Dear Strong Black Women: It's Time To Take Care Of Ourselves

Dear strong Black woman, it’s time to not be so strong.

As one strong Black woman from a long line of strong Black women, I can say without a doubt that I don’t want to be strong anymore, I want to be human. Somewhere along the way, we were told that being both a woman and Black means that we are, and must always be superhuman: we do it all, without complaint. The weight of these expectations are heavy, and this burden is not our own, but something placed upon us from generations past.

Photo via  Simply Cyn

Photo via Simply Cyn

Black women, we are the backbones of our families, we are the foundation; however, when the weight of it all gets to be too much to bear, where do we turn? Who helps us when our knees buckle or our brows furrow in frustration? No one. They call us angry, hard and cold, and in the end, it’s a double-edged sword. The Black woman is cold. No, we’re busy carrying the world. The Black woman is hard. No, we’re resilient because that’s what the world has required of us. The Black woman is angry. Maybe, but that’s within our right; however, just because our Black joy looks different than the world may expect doesn’t mean that we are not full of joy and wonder.

If being “strong” means that I’m not allowed to be human, then I no longer want to be strong. As complex, dynamic, living being we have every right to experience a full and diverse range of emotions. Do not paint us in shades of gray and melancholy because you can’t read our faces, or understand our hearts. Do not immediately disregard our plea when we say we want more from this life. We deserve more.

I believe that the Black woman was given this “title” of strong as a way of invalidating her humanity, and today it serves as an excuse to disregard her cries. According to Wambui Mwangi:

    This is like having a bullet-proof vest when the shooting starts: the unprotected get to scream and wail and run for cover whilst the SBW who are already armoured and thus have no fear, should promptly assume their assigned rescue service, feeding service, administrative, and problem-solving roles.

Whence, in addition to everything else, comes the ugly fact that SBW are granted less time for grieving, assumed to have less sense of loss and suffering and required to have a faster recovery time from trauma than everybody else, so that they can go and take care of the anguish and malaise of others. (Source)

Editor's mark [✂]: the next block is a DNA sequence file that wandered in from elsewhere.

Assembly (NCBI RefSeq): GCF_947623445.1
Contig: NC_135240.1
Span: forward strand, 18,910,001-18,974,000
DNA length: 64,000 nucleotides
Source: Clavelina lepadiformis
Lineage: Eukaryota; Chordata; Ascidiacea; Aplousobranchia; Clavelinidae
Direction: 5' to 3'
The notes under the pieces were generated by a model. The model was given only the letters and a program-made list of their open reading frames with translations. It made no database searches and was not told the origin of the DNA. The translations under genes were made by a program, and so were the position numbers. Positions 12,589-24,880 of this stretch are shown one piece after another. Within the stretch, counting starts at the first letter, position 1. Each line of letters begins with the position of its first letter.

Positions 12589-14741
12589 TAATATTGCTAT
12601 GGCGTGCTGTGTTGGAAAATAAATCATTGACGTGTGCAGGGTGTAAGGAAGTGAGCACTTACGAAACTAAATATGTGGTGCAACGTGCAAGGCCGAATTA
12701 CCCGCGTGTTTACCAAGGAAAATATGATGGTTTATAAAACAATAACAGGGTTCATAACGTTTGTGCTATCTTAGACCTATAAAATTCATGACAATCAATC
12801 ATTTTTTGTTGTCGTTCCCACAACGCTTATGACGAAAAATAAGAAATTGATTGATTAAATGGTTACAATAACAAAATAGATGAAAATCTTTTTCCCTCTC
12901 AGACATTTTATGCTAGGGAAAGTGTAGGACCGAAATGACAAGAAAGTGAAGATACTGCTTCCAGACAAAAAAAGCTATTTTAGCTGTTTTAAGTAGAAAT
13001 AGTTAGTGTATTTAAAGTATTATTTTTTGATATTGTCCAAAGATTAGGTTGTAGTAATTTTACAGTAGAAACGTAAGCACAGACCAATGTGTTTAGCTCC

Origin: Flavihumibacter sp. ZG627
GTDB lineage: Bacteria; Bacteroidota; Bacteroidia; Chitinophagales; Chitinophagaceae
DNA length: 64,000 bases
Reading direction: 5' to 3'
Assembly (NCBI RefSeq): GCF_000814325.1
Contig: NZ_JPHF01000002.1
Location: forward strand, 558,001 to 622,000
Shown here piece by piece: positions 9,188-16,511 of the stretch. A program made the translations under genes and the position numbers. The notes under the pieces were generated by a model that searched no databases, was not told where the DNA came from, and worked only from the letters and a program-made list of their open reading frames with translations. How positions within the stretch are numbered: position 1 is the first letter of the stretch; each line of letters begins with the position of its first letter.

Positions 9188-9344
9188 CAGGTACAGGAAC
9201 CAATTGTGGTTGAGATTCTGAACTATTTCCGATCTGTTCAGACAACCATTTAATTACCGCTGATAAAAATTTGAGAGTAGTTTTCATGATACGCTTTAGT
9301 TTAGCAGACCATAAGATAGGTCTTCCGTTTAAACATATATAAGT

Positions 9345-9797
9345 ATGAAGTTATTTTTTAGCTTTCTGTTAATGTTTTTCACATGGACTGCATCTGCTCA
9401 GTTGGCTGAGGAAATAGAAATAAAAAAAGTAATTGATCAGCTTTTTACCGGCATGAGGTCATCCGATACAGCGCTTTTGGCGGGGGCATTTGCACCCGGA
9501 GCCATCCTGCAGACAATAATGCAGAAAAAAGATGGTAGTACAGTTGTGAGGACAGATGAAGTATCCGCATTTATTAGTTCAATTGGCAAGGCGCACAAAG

Since when is “strong” synonymous with emotional dumping ground, and martyr? It’s time we take off the cape. We’re literally being strangled, ladies. And since we’re “strong” there’s no one to help: “Do we ever ask ourselves what sort of toll it took on her, what scars were left, whether she ever needed to lock herself in the bathroom and weep, if she ever thought of giving up and why she didn't?” (Source)

There is a very visible and genuine lack of empathy for Black women, and it’s taking a toll on our minds, bodies, and they way in which we view ourselves. If the world won’t see us for who we are, we have to see ourselves first. It starts with self-love, self-care, and self-acceptance. Yes, you can do it all, but you don’t have to. Yes, you can be strong, and still ask for help. According to Tamara Winfrey Harris:

“Black women are more likely to suffer from chronic health problems that may be alleviated by self-care, such as heart disease, high blood pressure, diabetes, and stress. One in four black women over the age of 55 has diabetes. We are more likely to die of heart disease than any other group in the United States. Black women have a rate of depression 50 percent higher than that of white women, but in 2003 the California Black Women’s Health Project found that only 7 percent of black women with symptoms of mental illness seek treatment. And, according to a 2009 National Institutes of Health manuscript, a 2008 study of African American women’s perspectives on depression found many “believed that an individual develops depression due to having a ‘weak mind, poor health, a troubled spirit, and lack of self-love.’” (Source)

Take off the cape, and see what it means to flourish. Be human. Be dynamic. Say no. Stop, and breathe. Love yourself. Take time for yourself. That, ladies, is what real strength looks like. Tamara Winfrey Harris says it perfectly:

“I am not sure that the “strong black woman” is dead. But she should be. And it is black women who must kill her. Others are far too invested in her survival. For black women, the most radical thing we can do is to throw off the shackles forged by the stereotype and regain our full and complex humanity—one that allows us to be capable, strong, and independent, but also to be carried and cared for ourselves. Allowing for physical and emotional vulnerability is not weakness; it is humanness. More, it is a revolutionary act in the face of a society eager to mold us into hard, unbreakable things.” (Source)

Are you ready to write your own story?

Danni, Community + Content Director at Las Morenas de España, is a twenty-something, Chicago native currently residing in Madrid. Lover of language, words, and travel, she's managed to combine all of her passions through her work. In her free time, you can find her exploring the winding streets of Madrid, hunting down good flight deals, planning her next adventure and writing & researching for LMDES. Danni loves spicy food, natural hair, music and of course, her wonderful husband. If you need to find her, she’s the girl with huge hair and her face buried in her Kindle.